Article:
UN Security Council adopts special mission for Ebola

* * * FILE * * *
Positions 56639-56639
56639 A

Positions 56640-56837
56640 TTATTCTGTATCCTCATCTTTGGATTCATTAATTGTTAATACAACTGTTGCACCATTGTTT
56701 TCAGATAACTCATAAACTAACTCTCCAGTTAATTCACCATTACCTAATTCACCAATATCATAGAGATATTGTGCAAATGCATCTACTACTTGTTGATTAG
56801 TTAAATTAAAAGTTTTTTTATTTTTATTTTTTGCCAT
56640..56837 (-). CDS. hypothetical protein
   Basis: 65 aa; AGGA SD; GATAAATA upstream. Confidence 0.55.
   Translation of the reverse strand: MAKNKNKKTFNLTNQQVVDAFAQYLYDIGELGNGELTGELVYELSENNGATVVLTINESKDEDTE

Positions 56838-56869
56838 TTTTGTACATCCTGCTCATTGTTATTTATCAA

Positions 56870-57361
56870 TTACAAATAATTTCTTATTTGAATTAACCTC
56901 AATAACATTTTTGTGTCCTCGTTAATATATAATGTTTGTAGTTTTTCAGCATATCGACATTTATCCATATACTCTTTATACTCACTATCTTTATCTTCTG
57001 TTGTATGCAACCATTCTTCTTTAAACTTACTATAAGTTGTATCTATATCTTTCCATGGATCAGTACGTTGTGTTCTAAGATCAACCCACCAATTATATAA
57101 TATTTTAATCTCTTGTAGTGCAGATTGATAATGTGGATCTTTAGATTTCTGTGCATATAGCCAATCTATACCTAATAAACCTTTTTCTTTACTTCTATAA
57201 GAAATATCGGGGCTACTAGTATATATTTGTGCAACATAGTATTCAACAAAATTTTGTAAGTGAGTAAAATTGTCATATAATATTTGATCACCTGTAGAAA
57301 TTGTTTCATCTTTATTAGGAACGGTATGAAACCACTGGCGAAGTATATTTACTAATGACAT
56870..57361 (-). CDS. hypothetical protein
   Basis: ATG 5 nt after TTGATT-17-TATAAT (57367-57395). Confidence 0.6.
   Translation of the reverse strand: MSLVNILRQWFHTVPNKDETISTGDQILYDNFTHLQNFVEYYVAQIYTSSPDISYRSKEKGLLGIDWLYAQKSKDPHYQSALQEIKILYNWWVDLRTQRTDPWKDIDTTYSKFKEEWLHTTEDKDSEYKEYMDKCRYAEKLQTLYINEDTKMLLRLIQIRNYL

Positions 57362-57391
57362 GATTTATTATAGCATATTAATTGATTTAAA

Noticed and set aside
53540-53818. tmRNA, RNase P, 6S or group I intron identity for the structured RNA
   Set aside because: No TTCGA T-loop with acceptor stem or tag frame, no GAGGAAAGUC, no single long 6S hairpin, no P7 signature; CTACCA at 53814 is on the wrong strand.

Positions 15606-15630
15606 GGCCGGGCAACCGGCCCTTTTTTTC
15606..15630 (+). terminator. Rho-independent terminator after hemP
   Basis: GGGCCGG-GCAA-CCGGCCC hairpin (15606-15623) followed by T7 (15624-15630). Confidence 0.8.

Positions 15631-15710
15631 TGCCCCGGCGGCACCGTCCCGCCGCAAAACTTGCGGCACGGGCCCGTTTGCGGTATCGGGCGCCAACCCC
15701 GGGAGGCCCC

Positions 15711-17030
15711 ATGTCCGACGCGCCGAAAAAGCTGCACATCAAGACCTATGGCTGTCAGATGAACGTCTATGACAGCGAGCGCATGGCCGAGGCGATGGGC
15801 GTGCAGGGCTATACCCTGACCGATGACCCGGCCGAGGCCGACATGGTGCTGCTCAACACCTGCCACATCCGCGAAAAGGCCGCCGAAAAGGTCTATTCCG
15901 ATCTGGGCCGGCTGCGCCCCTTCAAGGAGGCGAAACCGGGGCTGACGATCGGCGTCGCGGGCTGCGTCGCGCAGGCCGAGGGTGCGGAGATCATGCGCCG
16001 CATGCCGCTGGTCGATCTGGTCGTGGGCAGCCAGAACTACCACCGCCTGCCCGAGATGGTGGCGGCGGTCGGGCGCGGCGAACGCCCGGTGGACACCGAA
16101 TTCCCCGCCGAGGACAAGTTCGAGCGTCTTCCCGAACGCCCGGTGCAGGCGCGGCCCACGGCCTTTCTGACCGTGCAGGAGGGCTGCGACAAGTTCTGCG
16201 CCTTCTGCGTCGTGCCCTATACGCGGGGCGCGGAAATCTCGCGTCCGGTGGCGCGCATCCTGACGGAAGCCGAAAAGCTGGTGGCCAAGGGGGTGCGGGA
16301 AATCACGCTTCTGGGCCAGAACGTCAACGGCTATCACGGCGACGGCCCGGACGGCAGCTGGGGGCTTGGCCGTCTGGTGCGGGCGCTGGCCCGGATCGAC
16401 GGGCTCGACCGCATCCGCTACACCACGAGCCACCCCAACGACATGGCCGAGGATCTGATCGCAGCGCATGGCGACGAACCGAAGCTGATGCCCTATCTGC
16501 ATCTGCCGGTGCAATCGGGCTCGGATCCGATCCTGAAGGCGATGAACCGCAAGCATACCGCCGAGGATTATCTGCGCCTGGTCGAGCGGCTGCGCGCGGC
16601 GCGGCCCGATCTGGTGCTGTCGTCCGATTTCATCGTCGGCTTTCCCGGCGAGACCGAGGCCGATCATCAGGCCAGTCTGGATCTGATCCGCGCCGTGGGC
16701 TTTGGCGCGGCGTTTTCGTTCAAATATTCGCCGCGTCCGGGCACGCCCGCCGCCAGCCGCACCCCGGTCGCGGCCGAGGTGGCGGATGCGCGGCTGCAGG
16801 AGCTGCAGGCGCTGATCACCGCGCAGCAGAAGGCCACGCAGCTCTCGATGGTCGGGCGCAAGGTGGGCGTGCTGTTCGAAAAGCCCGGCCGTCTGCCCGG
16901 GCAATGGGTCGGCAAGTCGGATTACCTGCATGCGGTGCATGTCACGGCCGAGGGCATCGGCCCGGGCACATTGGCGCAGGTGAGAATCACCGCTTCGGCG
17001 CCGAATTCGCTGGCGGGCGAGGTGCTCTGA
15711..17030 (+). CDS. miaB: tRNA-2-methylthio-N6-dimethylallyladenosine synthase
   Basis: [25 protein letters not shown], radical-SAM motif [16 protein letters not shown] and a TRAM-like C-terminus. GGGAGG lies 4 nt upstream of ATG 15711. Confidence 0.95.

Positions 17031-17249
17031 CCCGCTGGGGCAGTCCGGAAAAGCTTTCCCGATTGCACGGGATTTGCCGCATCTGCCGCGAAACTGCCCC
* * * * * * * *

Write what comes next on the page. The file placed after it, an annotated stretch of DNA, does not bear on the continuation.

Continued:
first_imgThe United Nations (UN) Security Council today unanimously adopted a resolution to create a special mission—the first ever geared to a public health crisis—to coordinate and help steer the increasing flow of global resources to battle West Africa’s Ebola epidemic.Addressing the council ahead of the vote, World Health Organization (WHO) Director-General Margaret Chan, MD, MPH, told the group, “The WHO has managed many big outbreaks, but this event is different. It’s the biggest peacetime challenge we have ever faced.””This is a threat to national security, beyond the outbreak countries,” she said. The proceedings were webcast today on the UN’s site.David Nabarro, MD, senior UN system coordinator for Ebola disease, praised the work and contributions countries have made and will make and said what’s needed is a strong backbone of support to coordinate the efforts.The resolution had more than 130 member country cosponsors, which Samantha Power, US representative to the UN, said was the most for any of the 2,176 resolution since the the global body was created. “But it’s what happens next that counts.”‘We need your help . . . now’Jackson Niamah, a Doctors without Border (MSF) treatment center coordinator who spoke to the group by live video from Monrovia, pleaded with the international community for help, and shared heartbreaking anecdotes about his coworkers dying of the disease, countless people dying alone from a humiliating disease, and a symptomatic child being turned away from the gate of a treatment center that was too full to take him.He said the outbreak countries need staff for contact tracing, public awareness efforts, and treatment beds, but they also need basics such as soap and water, which some households don’t have. “We need your help. We need it now.”Following the vote, representatives from Security Council members and several others detailed the contributions their countries have made and are considering. Australia’s ambassador, Gary Quinlan, said he welcomed US leadership and spoke to the need for a massive global scale-up to the response. He said Australia is currently considering how it can best contribute to the effort.Security Council members also heard from representatives of outbreak countries, including one from Liberia who called on countries that have closed their borders to reopen them to ease the response. He said the closures “border on blanket stigmatization.”Ebola infections top 5,000Meanwhile, the WHO today said the number of Ebola virus disease (EVD) cases in West Africa as of Sep 14 has grown to 5,335, with deaths rising to 2,622. Global health officials have said the official numbers greatly underestimate the true impact of the disease. The number includes 372 more infections and 169 more deaths since the WHO’s last update just 2 days ago.Much of the increase has been driven by steady increases in Liberia’s and Sierra Leone’s capitals, though infections appear to be decreasing in Guinea due to a drop in the number of cases from Macenta, which has been one of the outbreak hot spots.In other hot spots, the number of new cases hints at a possible stabilization in Liberia’s Lofa county and Sierra Leone’s Kailahun and Kenema districts, according to the WHO. However, the agency said cases have increased in a number of other Sierra Leone districts.The WHO also outlined the pressure the disease is placing on treatment center capacity. It said Liberia’s 315-bed capacity is meeting less than 20% of the demand. It said Monrovia needs 1,210 beds, but only 240 are currently available. Sierra Leone has only 165 beds, which meets 25% of the country’s demand.So far 318 healthcare workers, one of the hardest-hit groups, have been sickened in the outbreak, and 151 have died from their infections, the WHO said.Burial teams in Liberia are overwhelmed, with teams handling 10 to 15 dead bodies each day, the WHO said. More teams are being formed to assist with safe burial, with six more teams being trained to work in Monrovia, which would double the number.The WHO said its African regional office just completed a response plan for unaffected countries in the region, which will receive support to reach EVD outbreak readiness goals.See also:Sep 18 Margaret Chan speech before the UN Security CouncilSep 18 WHO Ebola roadmap updatelast_img read more